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Some naked fear

By November 2, 2012 3 Comments

 Sort of eerie is what it was. We came up over a hill and found it, just across the gravel from a sprawling field full of midget corn, notable not only because it look so badly stunted but also because it still wasn’t in the bin.  All through the region farmers finished up harvest–many of them at least–before October already, something of a record. 

But what drew our attention was this flat piece of really smooth ground, roughly circular, maybe 100 feet long and fifty feet wide, something you might see up north a ways on Blue Mound, for instance, where Sioux quartzite slabs emerge like massive turtle shells from the topsoil. Except this wasn’t rock. 

It was just plain ground, hardened topsoil. I’d never seen anything like it, really, at least not in the area.  Weeds grew in it and out of it, but otherwise this entire slab of ground seemed like stone. 

I shouldn’t speculate. I’m not a geologist or a farmer or even a real historian; but it was impossible not to think of this bald pate of land as a reminder of the Dust Bowl, because the only time I’ve seen anything like it before was in sepia-tones of rural South Dakota or Nebraska, where broad, hard drifts of Kansas or Oklahoma topsoil curl around fence posts like macabre sculpture. 

Standing on the drift was scary, actually scary, in part because we weren’t all that far away from Sioux County, where, even after a stiff drought this summer, people counted their blessings in multiple bushels.  But here it was, a weird hardened drift of purposeless dirt, almost lifeless.

The Dust Bowl was created by winds and drought and man’s infernal quest for money. Great Plains land that never should have been opened was assaulted by would-be farmers trying to cash in on soaring wheat prices. The result was tons of exposed topsoil that, once in the air, hung to strong winds until it dropped all through the region and even beyond.  Some soil had no business being planted; it was private enterprise gone mad.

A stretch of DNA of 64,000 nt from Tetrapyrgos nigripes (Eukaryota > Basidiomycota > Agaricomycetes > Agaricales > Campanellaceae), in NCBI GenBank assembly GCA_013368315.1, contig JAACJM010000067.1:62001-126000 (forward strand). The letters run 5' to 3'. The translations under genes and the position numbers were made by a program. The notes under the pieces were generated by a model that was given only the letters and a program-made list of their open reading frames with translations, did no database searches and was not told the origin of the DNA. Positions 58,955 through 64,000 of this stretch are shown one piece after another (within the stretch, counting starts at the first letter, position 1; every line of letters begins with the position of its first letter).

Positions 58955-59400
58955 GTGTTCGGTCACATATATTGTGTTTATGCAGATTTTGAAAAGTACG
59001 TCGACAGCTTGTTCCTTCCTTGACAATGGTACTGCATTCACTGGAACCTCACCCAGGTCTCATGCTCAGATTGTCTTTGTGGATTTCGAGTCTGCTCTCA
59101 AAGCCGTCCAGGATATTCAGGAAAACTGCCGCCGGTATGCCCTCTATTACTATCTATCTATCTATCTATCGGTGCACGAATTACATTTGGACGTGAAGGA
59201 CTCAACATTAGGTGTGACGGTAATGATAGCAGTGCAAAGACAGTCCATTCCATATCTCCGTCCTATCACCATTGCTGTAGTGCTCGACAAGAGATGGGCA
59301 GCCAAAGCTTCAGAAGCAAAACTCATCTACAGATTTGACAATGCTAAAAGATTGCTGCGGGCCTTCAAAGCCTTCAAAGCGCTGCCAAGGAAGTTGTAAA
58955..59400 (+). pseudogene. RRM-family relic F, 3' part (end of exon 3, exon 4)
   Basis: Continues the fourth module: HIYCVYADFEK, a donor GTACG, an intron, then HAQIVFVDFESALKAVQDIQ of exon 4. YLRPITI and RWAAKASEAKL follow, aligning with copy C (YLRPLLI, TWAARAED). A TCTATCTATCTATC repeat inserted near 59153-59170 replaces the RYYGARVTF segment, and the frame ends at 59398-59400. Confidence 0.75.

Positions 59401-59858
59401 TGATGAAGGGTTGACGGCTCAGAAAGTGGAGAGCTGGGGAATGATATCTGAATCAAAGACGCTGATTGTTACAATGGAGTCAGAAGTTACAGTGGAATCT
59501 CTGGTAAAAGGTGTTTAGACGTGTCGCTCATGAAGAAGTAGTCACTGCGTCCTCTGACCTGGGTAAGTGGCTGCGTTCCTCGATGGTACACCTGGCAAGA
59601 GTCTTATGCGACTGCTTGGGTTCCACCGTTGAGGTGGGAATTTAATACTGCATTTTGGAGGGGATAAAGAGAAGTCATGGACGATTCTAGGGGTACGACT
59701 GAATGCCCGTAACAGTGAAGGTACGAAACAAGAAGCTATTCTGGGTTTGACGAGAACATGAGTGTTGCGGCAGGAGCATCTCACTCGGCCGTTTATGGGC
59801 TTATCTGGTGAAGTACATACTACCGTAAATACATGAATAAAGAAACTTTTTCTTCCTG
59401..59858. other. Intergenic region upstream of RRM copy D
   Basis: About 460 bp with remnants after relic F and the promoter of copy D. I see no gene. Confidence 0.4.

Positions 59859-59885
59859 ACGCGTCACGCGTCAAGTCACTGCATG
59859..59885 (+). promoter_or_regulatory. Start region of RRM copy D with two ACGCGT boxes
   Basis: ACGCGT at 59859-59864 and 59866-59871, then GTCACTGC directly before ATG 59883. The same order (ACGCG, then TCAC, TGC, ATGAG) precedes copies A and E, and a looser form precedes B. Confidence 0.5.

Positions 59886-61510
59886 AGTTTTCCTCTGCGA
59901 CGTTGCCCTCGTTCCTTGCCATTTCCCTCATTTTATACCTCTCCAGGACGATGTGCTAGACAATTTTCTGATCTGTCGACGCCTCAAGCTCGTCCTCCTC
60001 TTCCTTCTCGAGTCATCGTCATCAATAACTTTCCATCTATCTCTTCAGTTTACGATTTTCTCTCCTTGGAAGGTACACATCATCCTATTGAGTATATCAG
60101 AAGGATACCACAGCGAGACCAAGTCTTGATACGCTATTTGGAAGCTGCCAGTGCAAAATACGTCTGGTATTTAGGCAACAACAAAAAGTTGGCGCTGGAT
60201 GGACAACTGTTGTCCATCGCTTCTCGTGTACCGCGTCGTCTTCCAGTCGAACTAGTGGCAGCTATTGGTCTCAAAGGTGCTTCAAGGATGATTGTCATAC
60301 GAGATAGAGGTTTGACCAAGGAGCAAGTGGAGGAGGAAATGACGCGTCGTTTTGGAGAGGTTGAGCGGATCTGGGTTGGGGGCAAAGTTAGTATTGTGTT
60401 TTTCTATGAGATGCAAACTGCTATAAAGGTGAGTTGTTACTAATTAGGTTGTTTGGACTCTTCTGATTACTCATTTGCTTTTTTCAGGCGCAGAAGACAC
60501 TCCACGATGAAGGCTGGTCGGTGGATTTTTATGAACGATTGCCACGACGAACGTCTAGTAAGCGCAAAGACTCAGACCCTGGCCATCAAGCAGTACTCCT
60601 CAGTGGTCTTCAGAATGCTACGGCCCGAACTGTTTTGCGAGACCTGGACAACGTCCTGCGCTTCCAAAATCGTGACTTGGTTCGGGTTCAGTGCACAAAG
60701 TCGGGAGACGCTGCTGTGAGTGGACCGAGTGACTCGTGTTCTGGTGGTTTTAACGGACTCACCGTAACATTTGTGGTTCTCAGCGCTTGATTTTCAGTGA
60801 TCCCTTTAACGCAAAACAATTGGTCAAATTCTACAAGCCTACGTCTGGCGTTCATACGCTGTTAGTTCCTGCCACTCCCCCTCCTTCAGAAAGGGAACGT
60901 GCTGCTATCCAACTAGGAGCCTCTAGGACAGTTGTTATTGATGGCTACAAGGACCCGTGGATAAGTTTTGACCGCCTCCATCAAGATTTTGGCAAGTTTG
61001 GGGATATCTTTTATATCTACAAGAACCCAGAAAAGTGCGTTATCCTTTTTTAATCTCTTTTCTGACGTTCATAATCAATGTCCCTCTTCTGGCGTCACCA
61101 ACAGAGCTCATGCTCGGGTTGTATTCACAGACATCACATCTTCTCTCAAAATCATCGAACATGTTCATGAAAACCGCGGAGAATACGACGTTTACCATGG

There was none of that this summer, but there was a drought and there was wind–and the scars were obvious: a field of mutant corn across the road and a bald spot of bare ground where drifted topsoil got left behind by hot pushy winds.

The entire East Coast seems underwater this morning, inundated by a freakish early winter hurricane that’s right now, simultaneously, dropping tons of snow in the mountains of West Virginia. I’m no doomsday prophet. I’m guessing Pat Robertson is trying to figure out what the Lord God almighty is saying with this strange, Halloween-ish weather, but, believe me, I’m not waiting for his pronouncement.

But this week’s fearful weather, a hurricane like none other in recorded history, is a reminder, as is this bald spot on a chunk of eastern South Dakota real estate, that something’s going on in our environment; and while it’s understandable why we’d be focused so intently on jobs, jobs, jobs this political season–if we don’t work, we don’t eat–big factories won’t help us find our way out of the effects of global warming, if in fact we can. 

Are we responsible, or is what’s happening simply nature’s own will and whim?  On that, I’m sure, people disagree.  

But when we stood there on that naked earth last Saturday, what I felt, even more than strangeness, was fear.  Way back when, on Black Sunday, many good Christians looked up at skies dark as night with heavy dust, and decided, with the horror, that it was the end of the world, Christ’s return.

Didn’t happen.

But just for a moment last Saturday, out on the edge of a cornfield, and this morning too, I’ll admit it:  I felt a naked fear I never felt before.

James C. Schaap

James Calvin Schaap is a retired English prof who has been something of a writer for most of the last 40 years. His latest work, a novel, Looking for Dawn, set in reservation country, is the story of two young women joined by their parents' mutual brokenness and, finally, a machine-shed sacrament of reconciliation. He writes and narrates a weekly essay on regional history for KWIT, public radio, Sioux City, Iowa. He and his wife Barbara live on the northern edge of Alton, Iowa, the Sgt. Floyd River a hundred yards or so from their back door. They have a cat--rather, he has them.


  • Lynn Japinga says:

    Powerful essay, Jim. And haunting pictures. Were those giant barrels on the edge? Any idea what they were used for and why they were there?

  • Thomas C. Goodhart says:

    Lynn, I'd surmise those are baled corn stalks which can be used for livestock fodder, particularly more valuable in years with higher hay prices such as now.

  • James C. Schaap says:

    And ubiquitous in the region. ( Sorry for not replying earlier.)

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